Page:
I've used the macro:

  • To "bookmark" a section of code, so developers will be nagged to fix it each time they build.
  • Within #if blocks to test for various compile-time conditions.
  • In headers, to see who #includes them, and where.
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From vim you can set the makeprg (make program) variable to a command that will build your project, and the errorformat variable to a scanf-style string that describes the format of the build errors. From there:

  • :make will build your project
  • :cl lists all of the errors that match errorformat
  • :cc takes to you the current error
  • :cn takes you to the next error
  • :cp takes you to the previous error.

Out of the box, vim sets makeprg and errorformat to work with make and gcc, and all of the commands are documented within vim's built-in help.

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I do Java development in Eclipse. Here are some of the plug ins I find useful:

  1. Mylyn - hides project elements not relevant to the current context.
  2. eUML2 - UML editor.
  3. FindBugs - Static analysis tool to find common bugs in Java.
  4. Crap4J - Another static analysis tool.
  5. EclEmma - Code coverage plug-in for unit tests.

Edit: I forgot one:

  1. Disable the spellchecker. :)
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In visual studio 2005 I do these:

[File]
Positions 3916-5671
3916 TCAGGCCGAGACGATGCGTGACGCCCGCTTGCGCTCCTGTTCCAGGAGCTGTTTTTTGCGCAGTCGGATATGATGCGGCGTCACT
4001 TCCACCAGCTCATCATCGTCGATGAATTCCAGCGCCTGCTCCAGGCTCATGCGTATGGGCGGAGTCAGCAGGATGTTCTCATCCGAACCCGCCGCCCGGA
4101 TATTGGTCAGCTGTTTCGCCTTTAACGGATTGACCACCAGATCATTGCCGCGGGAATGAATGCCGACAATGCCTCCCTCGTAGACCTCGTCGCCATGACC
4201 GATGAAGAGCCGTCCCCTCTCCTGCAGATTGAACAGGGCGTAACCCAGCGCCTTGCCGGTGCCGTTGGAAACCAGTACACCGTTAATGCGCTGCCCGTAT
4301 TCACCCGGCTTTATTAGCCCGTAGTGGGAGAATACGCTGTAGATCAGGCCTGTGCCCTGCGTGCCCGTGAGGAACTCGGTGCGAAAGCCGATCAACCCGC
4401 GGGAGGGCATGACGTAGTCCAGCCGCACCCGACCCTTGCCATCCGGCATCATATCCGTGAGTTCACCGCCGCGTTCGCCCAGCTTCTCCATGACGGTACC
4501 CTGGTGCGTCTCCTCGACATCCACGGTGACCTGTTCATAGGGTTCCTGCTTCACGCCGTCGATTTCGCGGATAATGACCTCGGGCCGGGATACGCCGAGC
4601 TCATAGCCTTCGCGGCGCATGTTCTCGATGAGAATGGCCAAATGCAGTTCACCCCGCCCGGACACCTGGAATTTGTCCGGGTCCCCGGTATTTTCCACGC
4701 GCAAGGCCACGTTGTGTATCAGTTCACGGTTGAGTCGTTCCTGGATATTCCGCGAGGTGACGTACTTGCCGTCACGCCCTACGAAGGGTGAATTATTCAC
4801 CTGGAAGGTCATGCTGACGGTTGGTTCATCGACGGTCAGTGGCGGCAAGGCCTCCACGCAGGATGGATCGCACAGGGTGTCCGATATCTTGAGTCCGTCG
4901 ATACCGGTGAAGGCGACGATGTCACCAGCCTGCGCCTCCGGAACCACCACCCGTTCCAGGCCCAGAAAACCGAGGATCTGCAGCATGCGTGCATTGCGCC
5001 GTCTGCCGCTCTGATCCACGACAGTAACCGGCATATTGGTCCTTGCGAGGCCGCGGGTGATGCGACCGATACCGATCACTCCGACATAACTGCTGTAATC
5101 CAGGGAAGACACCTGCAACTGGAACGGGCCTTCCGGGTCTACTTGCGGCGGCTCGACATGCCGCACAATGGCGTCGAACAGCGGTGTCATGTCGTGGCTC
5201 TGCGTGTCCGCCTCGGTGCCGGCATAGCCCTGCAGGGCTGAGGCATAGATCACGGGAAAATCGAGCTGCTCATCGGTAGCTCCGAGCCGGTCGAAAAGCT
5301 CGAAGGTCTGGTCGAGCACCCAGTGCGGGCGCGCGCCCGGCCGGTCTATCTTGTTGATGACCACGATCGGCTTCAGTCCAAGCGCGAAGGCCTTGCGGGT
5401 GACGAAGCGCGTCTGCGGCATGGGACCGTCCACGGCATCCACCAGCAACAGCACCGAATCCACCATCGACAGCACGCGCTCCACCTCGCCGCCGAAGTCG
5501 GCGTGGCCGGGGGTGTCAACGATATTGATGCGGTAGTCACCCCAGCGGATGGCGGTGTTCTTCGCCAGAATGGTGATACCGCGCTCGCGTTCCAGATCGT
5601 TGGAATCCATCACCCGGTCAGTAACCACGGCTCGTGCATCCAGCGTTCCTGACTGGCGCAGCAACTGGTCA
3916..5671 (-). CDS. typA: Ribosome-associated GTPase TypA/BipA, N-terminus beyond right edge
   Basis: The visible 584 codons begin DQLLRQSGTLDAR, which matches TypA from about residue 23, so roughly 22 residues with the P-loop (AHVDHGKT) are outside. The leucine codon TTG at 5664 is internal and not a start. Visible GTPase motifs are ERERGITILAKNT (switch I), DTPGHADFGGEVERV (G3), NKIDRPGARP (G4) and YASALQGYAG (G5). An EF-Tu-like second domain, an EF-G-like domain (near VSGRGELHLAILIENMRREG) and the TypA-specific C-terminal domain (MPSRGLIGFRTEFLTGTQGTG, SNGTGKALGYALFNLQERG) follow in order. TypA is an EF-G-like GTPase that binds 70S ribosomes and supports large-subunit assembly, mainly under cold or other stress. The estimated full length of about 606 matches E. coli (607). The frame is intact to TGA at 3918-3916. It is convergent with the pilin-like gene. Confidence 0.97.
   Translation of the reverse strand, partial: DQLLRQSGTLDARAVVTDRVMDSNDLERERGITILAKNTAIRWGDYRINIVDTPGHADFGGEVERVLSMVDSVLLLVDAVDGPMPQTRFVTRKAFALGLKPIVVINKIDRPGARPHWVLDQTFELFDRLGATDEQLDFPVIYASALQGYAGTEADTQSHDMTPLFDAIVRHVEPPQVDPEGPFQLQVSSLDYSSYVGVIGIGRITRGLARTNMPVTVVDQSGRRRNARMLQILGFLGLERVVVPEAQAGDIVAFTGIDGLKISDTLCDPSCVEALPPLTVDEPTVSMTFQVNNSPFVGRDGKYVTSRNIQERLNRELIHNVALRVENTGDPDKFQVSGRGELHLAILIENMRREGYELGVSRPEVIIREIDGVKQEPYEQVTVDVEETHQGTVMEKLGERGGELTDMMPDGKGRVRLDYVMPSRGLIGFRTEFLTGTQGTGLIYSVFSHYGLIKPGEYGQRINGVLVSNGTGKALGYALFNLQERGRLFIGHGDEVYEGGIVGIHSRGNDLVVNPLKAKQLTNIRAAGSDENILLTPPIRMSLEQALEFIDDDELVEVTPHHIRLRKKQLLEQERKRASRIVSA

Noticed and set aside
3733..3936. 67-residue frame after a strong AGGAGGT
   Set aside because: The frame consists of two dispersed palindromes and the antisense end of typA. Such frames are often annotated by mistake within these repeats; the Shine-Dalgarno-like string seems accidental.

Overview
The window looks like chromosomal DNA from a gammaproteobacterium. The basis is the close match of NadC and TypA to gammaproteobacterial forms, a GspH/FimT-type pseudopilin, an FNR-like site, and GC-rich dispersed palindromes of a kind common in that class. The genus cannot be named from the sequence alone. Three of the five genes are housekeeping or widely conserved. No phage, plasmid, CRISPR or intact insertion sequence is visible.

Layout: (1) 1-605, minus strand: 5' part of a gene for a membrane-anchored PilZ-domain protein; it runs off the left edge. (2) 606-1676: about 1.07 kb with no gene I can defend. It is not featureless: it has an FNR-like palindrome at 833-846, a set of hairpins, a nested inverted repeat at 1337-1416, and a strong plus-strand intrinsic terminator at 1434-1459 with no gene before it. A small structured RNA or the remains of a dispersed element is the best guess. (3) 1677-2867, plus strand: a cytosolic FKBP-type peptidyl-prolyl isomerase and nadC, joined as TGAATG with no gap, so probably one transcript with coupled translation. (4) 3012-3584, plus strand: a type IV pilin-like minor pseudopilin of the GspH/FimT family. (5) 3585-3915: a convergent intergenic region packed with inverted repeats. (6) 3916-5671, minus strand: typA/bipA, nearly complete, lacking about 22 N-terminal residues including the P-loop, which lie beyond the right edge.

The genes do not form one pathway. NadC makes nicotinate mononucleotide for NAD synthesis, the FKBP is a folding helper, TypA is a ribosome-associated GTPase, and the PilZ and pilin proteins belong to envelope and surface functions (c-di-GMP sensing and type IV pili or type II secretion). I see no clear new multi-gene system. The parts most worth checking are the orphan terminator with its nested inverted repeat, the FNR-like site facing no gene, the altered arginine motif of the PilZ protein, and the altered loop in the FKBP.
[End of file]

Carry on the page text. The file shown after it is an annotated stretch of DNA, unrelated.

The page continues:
• Bind F11 to fullscreen mode
  • Enable a vertical line at 80 characters: HKEY_CURRENT_USER\Software\Microsoft\VisualStudio\8.0\Text Editor\Guides = "RGB(196,196,196) 80" (Guides won't be present in the registry.)
  • Add the "Start Debugging", "Break All" and "Stop Debugging" buttons after the "Help" menu.
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I am using Vim Cscope plugin.

Cscope is like 'ctags' on steroids and makes traversing code much easier. I usually use it along with tags to find where a function is declared and then go directly to whatever code is calling this function.

I also use Vim's Rgrep plugin (recursive search) to search for files in the code hierarchy.

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Create some basic macro such as printing bug fix code comments:

 Public Sub WriteBugFix()
    Dim TS As TextSelection = DTE.ActiveDocument.Selection
    TS.Text = "'Edited for Bug Fixed By JK - " & Date.Now.ToShortDateString
End Sub
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(This answer assumes the workstation is a GNU/Linux computer.)

Emacs makes an excellent IDE specifically because it can be greatly customized.

You customize Emacs by editing the .emacs file in your home directory. My .emacs is a symbolic link:

$ ln -s /home/bzimmerly/bin/emacs/emacs24/wbz.emacs.el .emacs

Since Emacs offers a variety of specialized major modes for program development and debugging, you can easily "roll your own" IDE design that works best for you. For example, when I'm programming in C or assembler, I like to have the left side running GDB mode, with the right side displaying the source being traced.

A little bit of LISP skill goes a long way to turning Emacs into a very powerful IDE. It is well worth the investment of time to learn how to use this powerful tool!

Finally, tools like Youtube are valuable places for learning how to do this. Just entering "Emacs as an IDE" on the Youtube search form will show videos of how people have modified Emacs for just such a purpose. There are videos on editing Python code, Javascript, Java, C, etc.